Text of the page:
To read Cavafy, one must know how he viewed himself. He once said that he had two abilities: to write poetry and to write history. The history that he used allowed him to objectify the world he lived in and was of interest in itself, for it was the history of Greek civilization. After Alexander the Great’s conquests in Asia, despite the collapse of his empire, there were for many years small and large Greek-ruled states as far away from Greece as the borders of India; political power was also cultural power. Greek culture did not, however, die with the loss of political power.
The history that Cavafy uses is largely the history of the Hellenistic world after the end of Greek independence. Even before the Romans conquered the eastern part of the Mediterranean, however, the prestige of Greek civilization had a powerful effect on the Empire. After the conquest, the high culture of that eastern half of the Mediterranean was Greek, and everywhere Greek culture was regarded as the epitome of cultural achievement. Although in one sense Cavafy is satirizing the philhellene king, in another he is in agreement with him. They both love the Greek language and Greek culture; these things give meaning to their lives.
For Cavafy, history is not simply the recounting of events or the examination of an underlying economic or social substructure. Indeed, one of the reasons for Cavafy’s use of the dramatic monologue was that it served his idea that it is the “dramatic” in history that matters. He admired historians who wrote history as drama, since drama is lived, not merely experienced intellectually.
“Philhellene” is not merely a poem about history. The king is also an aspect of Cavafy himself. Therefore, despite its appearance of objectivity, one must admit that the poem is an expression of the poet. The poem is, in essence, the examination of an insecure soul who is seeking some sort of dignity and identity in being part of a greater civilization, not merely a king without power. It is, in short, an examination of a kind of alienation. Cavafy, who was a homosexual, was a Greek who was born in Alexandria, Egypt; he was an outsider in both his sexual orientation and his nationality.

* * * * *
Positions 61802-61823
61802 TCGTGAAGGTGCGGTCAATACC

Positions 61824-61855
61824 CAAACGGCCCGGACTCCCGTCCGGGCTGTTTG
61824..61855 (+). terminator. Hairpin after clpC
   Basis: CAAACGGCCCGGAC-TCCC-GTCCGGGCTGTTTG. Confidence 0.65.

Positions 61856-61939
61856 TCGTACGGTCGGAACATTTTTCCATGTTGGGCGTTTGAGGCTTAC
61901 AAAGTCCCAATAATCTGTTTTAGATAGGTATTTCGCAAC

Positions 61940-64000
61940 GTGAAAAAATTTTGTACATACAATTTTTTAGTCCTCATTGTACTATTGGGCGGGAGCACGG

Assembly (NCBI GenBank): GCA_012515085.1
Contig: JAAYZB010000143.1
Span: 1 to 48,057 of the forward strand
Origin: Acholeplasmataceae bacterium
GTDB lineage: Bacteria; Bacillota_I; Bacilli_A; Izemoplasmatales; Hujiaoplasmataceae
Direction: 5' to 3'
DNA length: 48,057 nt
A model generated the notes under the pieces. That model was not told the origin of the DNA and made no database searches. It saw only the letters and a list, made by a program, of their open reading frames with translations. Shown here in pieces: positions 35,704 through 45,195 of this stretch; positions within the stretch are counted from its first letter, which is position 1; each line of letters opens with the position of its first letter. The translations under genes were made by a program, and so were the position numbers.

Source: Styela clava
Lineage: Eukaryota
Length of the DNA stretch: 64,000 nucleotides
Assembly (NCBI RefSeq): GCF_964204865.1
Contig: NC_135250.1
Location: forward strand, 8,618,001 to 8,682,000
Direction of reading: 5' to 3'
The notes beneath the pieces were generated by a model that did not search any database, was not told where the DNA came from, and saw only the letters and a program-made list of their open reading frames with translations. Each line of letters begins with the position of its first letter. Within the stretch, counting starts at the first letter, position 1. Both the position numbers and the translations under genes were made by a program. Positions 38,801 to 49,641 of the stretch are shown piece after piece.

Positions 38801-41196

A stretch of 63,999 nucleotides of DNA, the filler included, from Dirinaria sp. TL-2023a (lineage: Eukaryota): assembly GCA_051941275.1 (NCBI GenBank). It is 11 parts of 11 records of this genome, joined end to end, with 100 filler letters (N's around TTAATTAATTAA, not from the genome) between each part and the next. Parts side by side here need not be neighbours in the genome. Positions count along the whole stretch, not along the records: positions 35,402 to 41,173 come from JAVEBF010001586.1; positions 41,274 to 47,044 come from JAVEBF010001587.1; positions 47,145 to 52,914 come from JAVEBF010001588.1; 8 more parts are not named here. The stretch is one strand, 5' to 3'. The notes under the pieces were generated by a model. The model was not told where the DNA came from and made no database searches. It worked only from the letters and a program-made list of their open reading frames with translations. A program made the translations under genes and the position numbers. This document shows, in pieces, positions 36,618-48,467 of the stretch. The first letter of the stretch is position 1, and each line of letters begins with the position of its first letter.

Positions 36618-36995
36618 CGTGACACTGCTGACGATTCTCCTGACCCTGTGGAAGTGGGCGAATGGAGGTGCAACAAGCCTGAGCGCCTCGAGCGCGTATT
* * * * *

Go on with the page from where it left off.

In a sense, the king’s idea of the work of art expresses the aesthetic belief of Cavafy that a work of art is to be judged by the quality of its workmanship. The king wishes for a thing of beauty, which is perhaps a way of overcoming his sense of being outside. There is one more connection between Cavafy and the king: Cavafy was a man who believed in the life of the body—in pleasure—both artistic and physical. The king’s insistence upon the discus-thrower figure for the back of the coin suggests something about his idea of living—that it be pleasurable, and not only to the eye.
Cavafy remarked that his talents were those of a poet and a historian, but one must note that “poet” comes first. Cavafy was first a man of letters, an artist; second, a historian; and, finally, an outsider.
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